Joel 2:1-2,12-17; Psalm 51:1-17;
2 Corinthians 5:20b-6:10; Matthew 6:1-6, 16-21
E. Stanley Jones was a missionary in India. While there, he established a Christian Ashram. An Ashram is a sort of spiritual community and retreat center. Jones recounted this story:
In the Ashram, we gave the servants, including the sweeper, a holiday one day each week, and we volunteered to do their jobs for them. The sweeper’s work included the cleaning of the latrines before the days of flush toilets. No one would touch that job but an outcaste, but we volunteered.Devotional Classics, Selected Readings for Individuals & Groups, Richard Foster and James Byyan Smith, ed., p. 303-304
One day I said to a Brahmin convert who was hesitating to volunteer: ‘Brother, when are you going to volunteer?’ He shook his head slowly and said: ‘Brother Stanley, I’m converted, but I’m not converted that far.’
“I’m converted, but I’m not converted that far.”
You’ve got to appreciate the honesty. Here we are again - Ash Wednesday, the beginning of Lent. This is the time in the spiritual rhythm of the church year when we take an honest look at the state of our faith, thestate of our souls, and ask ourselves, How far am I converted? Is my conversion limited? What limits it? What holds me back from loving God with my whole heart, mind and strength? From loving my neighbor as myself? Do I live each day shaped by the knowledge that God’s kingdom has broken into the world and into my life; God’s kingdom of love, truth and joy; justice, freedom and peace? I’m converted, but I’m not converted that far.
Where am I storing my treasure? Am I caught up in the madness of accumulating more and more or am I learning to let go, learning to give more and more? I’m converted, but I’m not converted that far.
Am I dying to self so I can enter more fully into the joy of God and live for others? Do I see every person I meet, every encounter, as a gift? I’m converted, but I’m not converted that far.
Do I receive each day with expectancy? Have I made peace? Is there forgiveness I have yet to give? I’m converted, but I’m not converted that far.
In the reading from 2 Corinthians, we are told that, for our sake, God made Jesus to be sin - he who knew no sin. Jesus took on our humanity and, in so doing, took on the end result of human sindisconnectedness, brokenness, suffering, and death. He defeated Sin and Death and everything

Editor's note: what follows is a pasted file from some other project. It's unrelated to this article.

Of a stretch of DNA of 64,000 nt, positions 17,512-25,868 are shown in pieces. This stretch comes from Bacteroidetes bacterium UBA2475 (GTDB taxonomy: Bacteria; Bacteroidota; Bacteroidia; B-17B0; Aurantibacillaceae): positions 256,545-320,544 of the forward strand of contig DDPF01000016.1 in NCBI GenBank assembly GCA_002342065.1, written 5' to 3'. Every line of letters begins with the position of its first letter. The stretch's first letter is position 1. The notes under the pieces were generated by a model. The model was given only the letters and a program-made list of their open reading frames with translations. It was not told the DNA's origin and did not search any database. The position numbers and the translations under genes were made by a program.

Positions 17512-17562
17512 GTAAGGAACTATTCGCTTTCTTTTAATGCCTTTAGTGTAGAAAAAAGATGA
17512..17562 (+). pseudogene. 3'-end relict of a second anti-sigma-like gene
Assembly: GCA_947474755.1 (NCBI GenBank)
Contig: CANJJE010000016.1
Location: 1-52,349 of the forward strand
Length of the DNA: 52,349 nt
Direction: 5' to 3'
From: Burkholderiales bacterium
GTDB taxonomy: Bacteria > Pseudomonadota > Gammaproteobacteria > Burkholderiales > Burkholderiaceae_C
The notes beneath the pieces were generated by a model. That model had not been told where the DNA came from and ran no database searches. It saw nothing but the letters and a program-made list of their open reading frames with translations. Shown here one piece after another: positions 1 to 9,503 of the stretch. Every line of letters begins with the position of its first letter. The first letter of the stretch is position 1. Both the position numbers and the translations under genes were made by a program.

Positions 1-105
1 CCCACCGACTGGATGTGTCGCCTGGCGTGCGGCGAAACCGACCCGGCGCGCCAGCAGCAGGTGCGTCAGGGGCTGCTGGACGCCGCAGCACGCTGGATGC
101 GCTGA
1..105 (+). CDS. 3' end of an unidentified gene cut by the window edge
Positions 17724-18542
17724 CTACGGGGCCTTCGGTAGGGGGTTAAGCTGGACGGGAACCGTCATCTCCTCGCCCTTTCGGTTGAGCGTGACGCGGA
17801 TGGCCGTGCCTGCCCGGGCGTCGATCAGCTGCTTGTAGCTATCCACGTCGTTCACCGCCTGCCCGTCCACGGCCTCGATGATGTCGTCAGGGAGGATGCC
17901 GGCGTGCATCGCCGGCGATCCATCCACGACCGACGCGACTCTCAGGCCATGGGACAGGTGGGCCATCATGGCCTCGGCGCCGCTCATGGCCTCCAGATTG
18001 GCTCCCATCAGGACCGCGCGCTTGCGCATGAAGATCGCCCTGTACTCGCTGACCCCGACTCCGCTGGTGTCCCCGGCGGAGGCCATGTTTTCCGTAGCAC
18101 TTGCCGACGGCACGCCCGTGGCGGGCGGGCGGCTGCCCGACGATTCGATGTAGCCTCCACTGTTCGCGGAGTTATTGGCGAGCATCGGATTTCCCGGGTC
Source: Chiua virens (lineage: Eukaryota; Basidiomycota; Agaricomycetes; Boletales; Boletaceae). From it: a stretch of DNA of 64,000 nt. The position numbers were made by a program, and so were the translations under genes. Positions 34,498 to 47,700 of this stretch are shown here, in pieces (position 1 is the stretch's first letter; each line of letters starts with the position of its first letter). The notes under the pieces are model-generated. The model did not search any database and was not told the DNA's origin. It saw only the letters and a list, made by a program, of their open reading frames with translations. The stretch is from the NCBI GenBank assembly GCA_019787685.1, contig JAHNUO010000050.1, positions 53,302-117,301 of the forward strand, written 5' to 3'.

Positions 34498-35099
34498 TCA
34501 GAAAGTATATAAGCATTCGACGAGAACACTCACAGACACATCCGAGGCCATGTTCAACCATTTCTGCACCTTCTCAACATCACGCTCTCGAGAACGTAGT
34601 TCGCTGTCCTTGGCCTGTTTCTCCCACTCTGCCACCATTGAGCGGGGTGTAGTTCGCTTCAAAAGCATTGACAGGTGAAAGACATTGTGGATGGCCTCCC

in-between. Now, by the power of his victory, in him we can become the righteousness of God.
To be the righteousness of God means to live according to our original purpose - right with God, right with one another, to be free to live in the direction of our truest joy. This is the Gospel. This is the Gift (which is what grace means in the passage). But, we are free to live into that gift or to not live into it. We can receive it in vain - to no effect. I’m converted, but I’m not converted that far.
Paul encourages us - entreats us - to be converted farther, to become the righteousness of God. Now is the acceptable time; now is the day of salvation. The gift is free, but the full experience of it depends on openness and preparedness.
Here are some ideas that can further our conversion and help us to enter more fully into God’s purpose for us:
1. Pray – Set aside 20 - 30 minutes a day during Lent for prayer. Sit quietly with God. Rest in the gift of God's love and pray for wisdom to love those you will engage each day.
2. Meditate - Sit quietly and meditate on the Beatitudes (Matthew 5:1-12). What might it mean in your life to become more poor in spirit, meek, merciful, pure in heart, etc.? (Here is something on the Beatitudes for congregations that might also be helpful for individuals.)
3. Read the Bible – Read through the Psalms or the Gospel of Mark this Lent.
4. Find someone you can talk to about what you are learning in prayer and scripture.
5. Act on what you know – serve others, love with abandon, seek the welfare of the least of those around you. Develop a specific “action plan” for serving others during Lent.
6. Reconcile. Seek reconciliation with a person who you need to forgive or from whom you need to ask forgiveness. Or reach out to a person from whom you have grown distant.
During Lent, let us never forget that the gift of God’s grace is free. But let us look carefully at where we have fallen short, and at what hinders us from receiving more of the gift and from living it more with those around us.
We will be reminded again, in a few minutes, that life is short and that we are not our own. “Remember that you are dust and to dust you shall return.” One life to live, will soon be past, only what’s done for Christ will last.
I am converted, but not converted that far.
Now is the acceptable time; now is the day of salvation.